might also want the "curl" executable for debugging purposes.
If you do not use http:// or https:// repositories, you do not
have to have them (use NO_CURL).

- "expat" library; git-http-push uses it for remote lock
management over DAV. Similar to "curl" above, this is optional
(with NO_EXPAT).

- "wish", the Tcl/Tk windowing shell is used in gitk to show the
history graphically, and in git-gui. If you don't want gitk or
git-gui, you can use NO_TCLTK.

 - Some platform specific issues are dealt with Makefile rules,
   but depending on your specific installation, you may not
   have all the libraries/tools needed, or you may have
   necessary libraries at unusual locations. Please look at the
   top of the Makefile to see what can be adjusted for your needs.
   You can place local settings in config.mak and the Makefile
   will include them. Note that config.mak is not distributed;
   the name is reserved for local settings.

 - To build and install documentation suite, you need to have
   the asciidoc/xmlto toolchain. Because not many people are
   inclined to install the tools, the default build target
   ("make all") does _not_ build them.

   "make doc" builds documentation in man and html formats; there are
   also "make man", "make html" and "make info". Note that "make html"
   requires asciidoc, but not xmlto. "make man" (and thus make doc)
   requires both.

   "make install-doc" installs documentation in man format only; there
   are also "make install-man", "make install-html" and "make
   install-info".

   Building and installing the info file additionally requires
   makeinfo and docbook2X. Version 0.8.3 is known to work.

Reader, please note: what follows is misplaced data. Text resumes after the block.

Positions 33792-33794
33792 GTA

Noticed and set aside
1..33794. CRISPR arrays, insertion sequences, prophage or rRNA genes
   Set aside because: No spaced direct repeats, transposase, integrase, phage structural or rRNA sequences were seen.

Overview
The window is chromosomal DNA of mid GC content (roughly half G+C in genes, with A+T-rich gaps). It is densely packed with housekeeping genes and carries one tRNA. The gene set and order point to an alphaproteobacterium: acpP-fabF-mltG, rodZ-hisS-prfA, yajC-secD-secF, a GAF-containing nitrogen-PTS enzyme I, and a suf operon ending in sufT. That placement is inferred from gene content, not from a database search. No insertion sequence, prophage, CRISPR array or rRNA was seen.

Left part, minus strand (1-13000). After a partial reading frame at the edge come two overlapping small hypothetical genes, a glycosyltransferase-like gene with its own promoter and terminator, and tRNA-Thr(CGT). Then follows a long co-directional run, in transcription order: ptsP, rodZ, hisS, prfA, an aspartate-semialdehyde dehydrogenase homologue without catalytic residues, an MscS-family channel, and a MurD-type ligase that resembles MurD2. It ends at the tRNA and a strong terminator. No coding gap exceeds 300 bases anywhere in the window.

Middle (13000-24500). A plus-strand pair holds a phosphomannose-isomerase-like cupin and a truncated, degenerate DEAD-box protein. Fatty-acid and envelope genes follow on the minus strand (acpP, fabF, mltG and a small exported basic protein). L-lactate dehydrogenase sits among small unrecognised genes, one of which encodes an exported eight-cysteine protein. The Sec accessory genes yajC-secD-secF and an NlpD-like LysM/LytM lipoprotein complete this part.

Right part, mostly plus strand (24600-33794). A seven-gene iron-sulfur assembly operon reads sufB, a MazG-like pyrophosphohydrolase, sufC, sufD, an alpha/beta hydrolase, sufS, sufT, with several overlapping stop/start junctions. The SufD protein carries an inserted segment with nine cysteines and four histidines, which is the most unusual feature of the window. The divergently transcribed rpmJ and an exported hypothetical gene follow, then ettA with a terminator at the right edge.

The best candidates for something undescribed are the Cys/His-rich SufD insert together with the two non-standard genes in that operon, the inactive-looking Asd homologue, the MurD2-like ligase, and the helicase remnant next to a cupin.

Building and installing the pdf file additionally requires
   dblatex. Version 0.2.7 with asciidoc >= 8.2.7 is known to work.

   The documentation is written for AsciiDoc 7, but "make
   ASCIIDOC8=YesPlease doc" will let you format with AsciiDoc 8.

   Alternatively, pre-formatted documentation is available in
   "html" and "man" branches of the git repository itself. For
   example, you could:

$ mkdir manual && cd manual
$ git init
$ git fetch-pack git://git.kernel.org/pub/scm/git/git.git man html |
while read a b
do
echo $a >.git/$b
done
$ cp .git/refs/heads/man .git/refs/heads/master
$ git checkout

   to checkout the pre-built man pages. Also in this repository:

$ git checkout html

   would instead give you a copy of what you see at:

http://www.kernel.org/pub/software/scm/git/docs/

   There are also "make quick-install-doc", "make quick-install-man"
   and "make quick-install-html" which install preformatted man pages
   and html documentation.
   This does not require asciidoc/xmlto, but it only works from within
   a cloned checkout of git.git with these two extra branches, and will
   not work for the maintainer for obvious chicken-and-egg reasons.

   It has been reported that docbook-xsl version 1.72 and 1.73 are
   buggy; 1.72 misformats manual pages for callouts, and 1.73 needs
   the patch in contrib/patches/docbook-xsl-manpages-charmap.patch